What's the Best Way to Crush Pills?

The Right Way (and the Wrong Way)—and How to Make Sure It's Safe

Overturned Pill Bottle
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For those who have difficulty swallowing medication, being prescribed pills can be downright dreadful. Some people have a natural aversion to swallowing pills, especially children. If you're one of those people, you might be tempted to crush your medication to make it easier to swallow. 

A word of precaution: Before you do anything, it's important to know that not all pills are suitable for crushing.

 You should always ask your doctor or pharmacist whether your prescribed medication can be crushed in the first place. 

You should also ask whether it is safe for others to crush your medication. When some pills are crushed, the residue becomes airborne and can be inhaled into the lungs. With some medications, this can cause adverse effects on a person's health.

If you can't crush your medication, don't worry. First off, there are tips that you can try that may make swallowing pills easier for you. Or, keep in mind: The medication that you need may also available as a liquid, patch, injection, or some other alternative that doesn't include swallowing a pill. Talk to your doctor about other options.

Why You Shouldn't Crush All Pills

It's imperative that you know that your medication is safe enough to crush. If it is not safe to crush a medication, the pharmacist should place a sticker on the pill bottle that blatantly advises against crushing.

But even if you don't see a warning label, you should still ask your doctor whether or not it's safe.

Crushing pills can sometimes be dangerous for a few reasons. Some pills are specially coated so they can't be released into your stomach where they could cause an adverse reaction. Other long-acting medicines have certain coatings and ingredients that are used to gradually distribute the medication to your body over time.

If a pill like this is crushed, it disrupts the way it's supposed to work. The medication could be released into the body too quickly, which could cause serious side effects—including death.

Read Labels Carefully

In addition to talking to your doctor or pharmacist about pill safety, you should also advocate for yourself or the person for whom you are caring. Thoroughly read labels. According to Institute for Safe Medication Practices, many long-acting medications have drug names that end with a two-letter suffix, such as XR (extended release), SR (sustained release), CD (controlled dosing), and LA (long-acting).

The Best Ways to Crush Pills

If you know that your medication can be safely crushed, these are the three best ways to crush pills.

  • Pill crusher: The easiest way to crush pills is to use a pill crusher. It works by pulverizing pills into a powdery substance that can be mixed with food or a beverage. Using a pill crusher is very simple and requires little physical effort. Plus, the process is very time efficient: Most pills are relatively small and take mere seconds to crush.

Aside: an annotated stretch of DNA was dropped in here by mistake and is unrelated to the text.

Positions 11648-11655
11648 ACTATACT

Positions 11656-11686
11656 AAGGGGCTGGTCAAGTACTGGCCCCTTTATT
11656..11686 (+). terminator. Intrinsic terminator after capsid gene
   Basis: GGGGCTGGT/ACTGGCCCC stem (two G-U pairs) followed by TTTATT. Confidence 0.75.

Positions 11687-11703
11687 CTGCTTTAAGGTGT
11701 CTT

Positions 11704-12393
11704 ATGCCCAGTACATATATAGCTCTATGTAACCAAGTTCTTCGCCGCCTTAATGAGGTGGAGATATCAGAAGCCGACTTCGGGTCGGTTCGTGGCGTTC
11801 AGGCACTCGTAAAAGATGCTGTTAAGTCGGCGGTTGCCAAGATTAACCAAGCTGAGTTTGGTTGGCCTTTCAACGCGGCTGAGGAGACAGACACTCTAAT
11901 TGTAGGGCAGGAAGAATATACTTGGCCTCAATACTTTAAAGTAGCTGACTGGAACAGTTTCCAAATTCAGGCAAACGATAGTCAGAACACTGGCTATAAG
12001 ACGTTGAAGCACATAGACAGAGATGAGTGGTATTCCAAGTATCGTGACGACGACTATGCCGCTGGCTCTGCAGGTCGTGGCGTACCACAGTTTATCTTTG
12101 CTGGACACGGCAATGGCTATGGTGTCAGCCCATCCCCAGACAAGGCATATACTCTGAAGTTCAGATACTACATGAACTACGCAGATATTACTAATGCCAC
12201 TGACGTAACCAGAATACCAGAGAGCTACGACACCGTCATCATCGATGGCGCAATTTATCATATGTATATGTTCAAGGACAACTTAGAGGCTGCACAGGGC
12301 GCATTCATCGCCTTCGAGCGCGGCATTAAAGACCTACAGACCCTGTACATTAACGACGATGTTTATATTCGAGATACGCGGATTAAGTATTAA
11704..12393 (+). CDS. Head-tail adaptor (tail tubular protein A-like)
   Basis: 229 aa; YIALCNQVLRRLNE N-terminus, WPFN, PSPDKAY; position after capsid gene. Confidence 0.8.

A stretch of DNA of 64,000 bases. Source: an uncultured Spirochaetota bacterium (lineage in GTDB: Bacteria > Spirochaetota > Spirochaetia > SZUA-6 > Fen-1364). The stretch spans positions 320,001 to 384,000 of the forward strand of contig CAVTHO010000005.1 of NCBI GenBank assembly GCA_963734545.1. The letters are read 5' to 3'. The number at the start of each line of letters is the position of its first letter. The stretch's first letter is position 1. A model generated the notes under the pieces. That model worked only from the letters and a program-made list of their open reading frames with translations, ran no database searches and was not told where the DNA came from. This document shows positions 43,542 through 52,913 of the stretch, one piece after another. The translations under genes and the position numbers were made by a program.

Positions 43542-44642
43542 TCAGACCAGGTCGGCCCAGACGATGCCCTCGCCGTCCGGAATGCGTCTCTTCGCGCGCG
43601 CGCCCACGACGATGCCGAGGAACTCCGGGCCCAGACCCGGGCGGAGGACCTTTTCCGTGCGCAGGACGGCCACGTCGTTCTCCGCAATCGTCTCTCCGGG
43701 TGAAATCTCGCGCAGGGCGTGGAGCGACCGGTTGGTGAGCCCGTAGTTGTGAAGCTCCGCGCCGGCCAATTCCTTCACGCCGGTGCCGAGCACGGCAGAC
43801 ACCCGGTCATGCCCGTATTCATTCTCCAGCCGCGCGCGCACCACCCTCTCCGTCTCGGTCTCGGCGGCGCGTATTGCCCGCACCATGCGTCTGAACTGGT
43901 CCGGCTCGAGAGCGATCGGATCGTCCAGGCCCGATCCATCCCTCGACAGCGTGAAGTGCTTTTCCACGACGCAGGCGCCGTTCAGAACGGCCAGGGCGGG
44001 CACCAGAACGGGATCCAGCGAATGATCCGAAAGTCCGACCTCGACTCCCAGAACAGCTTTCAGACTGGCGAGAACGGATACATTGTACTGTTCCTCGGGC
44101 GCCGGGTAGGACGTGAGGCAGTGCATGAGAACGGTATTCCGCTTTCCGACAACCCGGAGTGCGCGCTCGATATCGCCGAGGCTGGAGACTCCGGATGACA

• Pill splitter: If you are taking large pills that are difficult to swallow and cannot be crushed, a pill splitter may be the solution for you. A pill splitter allows you safely cut a pill in two, making it easier to swallow. You can buy both pill crushers and pill splitters in drugstores and online.
  • Mortar and pestle: An old-fashioned mortar and pestle is an inexpensive tool that you might already have in your kitchen. (It's that heavy bowl and thick stick that are often used to make an avocado spread or guacamole.) You can use this to safely grind and mash your pills into powder form. This method requires a little more time and physical effort than a pill crusher. It's not very user-friendly for those who have arthritis or other joint conditions in the hands and wrist, as you have to apply pressure as you twist and turn the pestle. Don't forget to thoroughly wash the mortar and pestle after using it for crushing medication. However, if you already have a mortar and pestle in your home for preparing food, then using one may save you money, since you may not need to buy a pill crusher. 

    How Not to Crush Pills

    Some people feel tempted to crush their medication by placing pills inside a plastic bag and bludgeoning them with a hammer or other heavy object, but there are so many things that can go wrong when using that method.

    • It can make holes in the plastic bag and you could end up losing some or all of your medication, which can mess up your dosing.
    • The crushed-up medication will collect in the corners of the bag, making it difficult to get every bit of medication out.
    • It may leave you with chunky pill fragments, rather than a smooth powder.
    • It's a lot more time-consuming than using one of the other methods above.

    Sources:

    Cohen, M. R., R.Ph. (2013, October 17). Certain medicines should never be crushed or chewed. Retrieved February 09, 2016, from http://www.philly.com/philly/blogs/healthcare/Certain-medicines-should-never-be-crushed-or-chewed.html

    http://www.ismp.org/Tools/drugnamesuffixes.pdf

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